Tales of Zestiria is the 15th title in the main Tales timeline, and my sixth in the franchise. While the 2015 Japanese role-playing game follows many of the same tropes as others in the line, it differs in key areas of gameplay. The title also garnered a two-cours anime series, Tales of Zestiria the X, that loosely followed the same events (read my review here) as the original. Avoid the anime if you are at all interested in playing Tales of Zestiria, or even its prequel, Tales of Berseria. Enough of the same events are presented in Zestiria the X to spoil some of the more dramatic scenes in either game.
Another Anime Expo has come and gone, and now it’s time to reflect back on the weekend in all its glory and despair. While I don’t regret going this year, there are several areas where I hope for improvement for the future. Below is the schedule I ended up following, a much shorter version than the one I created at the start of the convention. Feel free to also use the jump links to read the sections that most interest you.
Tales of Zestiria the X is finally finished after a five-week delay on the last episode, “The Legend.” The series was split into two parts with a season break in between. You can read my thoughts on the first part here, where my overall opinion of the beginning was one of dissatisfaction; the work felt disjointed in plot and flow. I still enjoyed the world and its idea of humans, seraphim, and Malevolence, but wish certain areas were expanded upon, cut, or rearranged. The second season of Zestiria the X improved upon the weaknesses of the first and I finally felt invested in the actions of Sorey, Alisha, and Rose.
As promised in my 12 Days post on playing Tales of Graces f and Symphonia, I picked up another Tales of game and finished it within a few weeks. Tales of Xillia is a 2011 title that came to America in 2013 on the PS3 and, like most of the titles in the series, includes combat co-op. The story runs along a clear line, battle allows for interesting combinations, and many dated and irritating qualities of older titles are removed. Long-time fans, however, will likely knock Xillia in several fields: story, setting, combat, and missing elements that are signatures of the franchise. On the whole, I enjoyed the game and would recommend it as a possible entrance point for new players to the franchise.
20 anime, only three of which are ongoing! Ackkkkk! Somehow I’ve overloaded myself again, despite my excitement for the year dimming at the winter’s less-than-groundbreaking offerings. The good news is that I have more time now to devote to analysis and blogging, so you can look forward to more frequent editorials and, hopefully, some recipes. While there are no food-centric anime this season, I have faith that delicious dishes will still make their appearance. This is anime, after all, where the Japanese devotion to the culinary arts reveals itself whether you’re looking for it or not.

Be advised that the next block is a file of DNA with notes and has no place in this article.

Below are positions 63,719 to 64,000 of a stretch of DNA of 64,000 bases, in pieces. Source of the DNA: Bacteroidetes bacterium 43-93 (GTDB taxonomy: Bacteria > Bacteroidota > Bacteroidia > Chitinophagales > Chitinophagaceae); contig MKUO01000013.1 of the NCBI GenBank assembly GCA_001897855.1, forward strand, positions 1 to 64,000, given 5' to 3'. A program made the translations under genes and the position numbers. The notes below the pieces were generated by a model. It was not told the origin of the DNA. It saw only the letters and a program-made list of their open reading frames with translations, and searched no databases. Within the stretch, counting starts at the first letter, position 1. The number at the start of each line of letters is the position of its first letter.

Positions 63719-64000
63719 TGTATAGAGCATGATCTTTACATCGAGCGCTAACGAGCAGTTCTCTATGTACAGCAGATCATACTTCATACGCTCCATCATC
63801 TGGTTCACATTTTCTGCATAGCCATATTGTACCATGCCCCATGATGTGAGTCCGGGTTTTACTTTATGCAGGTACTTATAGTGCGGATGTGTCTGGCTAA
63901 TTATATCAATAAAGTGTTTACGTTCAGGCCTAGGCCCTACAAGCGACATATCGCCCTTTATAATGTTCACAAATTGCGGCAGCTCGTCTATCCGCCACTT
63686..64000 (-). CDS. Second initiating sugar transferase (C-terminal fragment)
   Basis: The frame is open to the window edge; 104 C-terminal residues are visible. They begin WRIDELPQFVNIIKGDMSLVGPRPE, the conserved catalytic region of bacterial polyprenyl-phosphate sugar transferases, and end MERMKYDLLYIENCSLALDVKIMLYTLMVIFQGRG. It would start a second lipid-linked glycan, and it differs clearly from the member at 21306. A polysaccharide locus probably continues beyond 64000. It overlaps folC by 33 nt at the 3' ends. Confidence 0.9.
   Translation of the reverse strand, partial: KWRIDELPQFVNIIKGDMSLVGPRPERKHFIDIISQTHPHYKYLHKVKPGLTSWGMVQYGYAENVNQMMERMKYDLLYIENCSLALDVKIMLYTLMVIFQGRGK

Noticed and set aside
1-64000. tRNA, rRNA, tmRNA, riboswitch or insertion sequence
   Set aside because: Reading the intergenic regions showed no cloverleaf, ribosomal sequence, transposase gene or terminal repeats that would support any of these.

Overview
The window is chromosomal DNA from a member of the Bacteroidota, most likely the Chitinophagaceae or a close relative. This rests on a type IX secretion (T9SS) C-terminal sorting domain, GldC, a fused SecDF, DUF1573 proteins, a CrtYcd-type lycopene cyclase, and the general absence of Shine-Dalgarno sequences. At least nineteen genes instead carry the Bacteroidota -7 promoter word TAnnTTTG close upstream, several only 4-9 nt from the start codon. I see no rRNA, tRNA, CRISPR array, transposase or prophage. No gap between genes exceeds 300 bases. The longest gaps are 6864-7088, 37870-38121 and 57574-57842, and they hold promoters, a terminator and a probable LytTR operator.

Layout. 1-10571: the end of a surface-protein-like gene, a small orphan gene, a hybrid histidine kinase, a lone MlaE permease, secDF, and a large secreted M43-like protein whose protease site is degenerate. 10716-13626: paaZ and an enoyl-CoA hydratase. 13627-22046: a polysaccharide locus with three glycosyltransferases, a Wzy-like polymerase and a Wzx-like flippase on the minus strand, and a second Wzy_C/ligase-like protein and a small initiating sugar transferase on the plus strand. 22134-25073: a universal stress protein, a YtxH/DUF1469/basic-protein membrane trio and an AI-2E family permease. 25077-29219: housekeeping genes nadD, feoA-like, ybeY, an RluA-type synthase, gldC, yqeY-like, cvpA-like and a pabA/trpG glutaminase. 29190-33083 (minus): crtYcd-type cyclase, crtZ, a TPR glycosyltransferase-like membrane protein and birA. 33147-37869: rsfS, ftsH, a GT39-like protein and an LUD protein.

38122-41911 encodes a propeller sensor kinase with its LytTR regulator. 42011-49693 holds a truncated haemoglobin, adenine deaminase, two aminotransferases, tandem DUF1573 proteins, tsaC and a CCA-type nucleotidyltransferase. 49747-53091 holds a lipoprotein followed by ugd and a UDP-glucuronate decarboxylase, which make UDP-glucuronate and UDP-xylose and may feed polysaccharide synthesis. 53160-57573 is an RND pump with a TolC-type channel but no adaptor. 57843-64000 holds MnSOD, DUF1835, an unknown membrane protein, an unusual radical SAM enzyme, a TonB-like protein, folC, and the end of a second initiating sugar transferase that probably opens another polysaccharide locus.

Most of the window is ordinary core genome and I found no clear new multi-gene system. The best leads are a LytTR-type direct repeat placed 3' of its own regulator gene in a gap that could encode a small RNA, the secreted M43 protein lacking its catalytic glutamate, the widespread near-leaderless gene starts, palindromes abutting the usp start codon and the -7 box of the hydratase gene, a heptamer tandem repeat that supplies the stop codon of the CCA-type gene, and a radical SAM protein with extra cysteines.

I did try a handful of other winter shows and dropped accordingly. Most notable drops include Hand Shakers and Fuuka, each of which I kicked after only two minutes. Let me know what you’re excited for this season, and if you think I’m missing out on anything!
The Tales of franchise is a Japanese role-playing game with a history dating back to 1995. It will soon release its newest title in 2017. I stumbled across the series late in college, but never fully took part in playing until I purchased Tales of Vesperia for the Xbox 360. Vesperia was probably the best place I could have started, with its memorable cast, script, and story. It would be many years before I tried another title, particularly since Vesperia was the only game in the series ported to the 360, my only console for many years.
What brought me back to the franchise was a desire to find more co-op games to play with KWoo. That’s when I remembered that the Tales of games provide battle co-op–while most of the game is single player, battle mode allows up to four. It has been incredibly fun experiencing these stories together over the past year. Sharing in the same story and fighting side-by-side really makes it feel like we’re on this adventure together. We both want to play more Tales games, and have individually played some Final Fantasy (KWoo prefers 7 and 8, while I like 4 and 6; we both enjoyed 13). If anyone knows of any other Japanese RPGs like these, please let us know!
This second and final wrap for the summer season turned out shorter than expected, as I resorted to reserving a few series for later viewing. There’s still a lot to read, though, and I encourage you to let me know what you thought of these shows. The summer season treated me very well with its wide range of genres. There are always the disappointments in shows that didn’t quite live up to my expectations, but there are also a handful of wonderful surprises.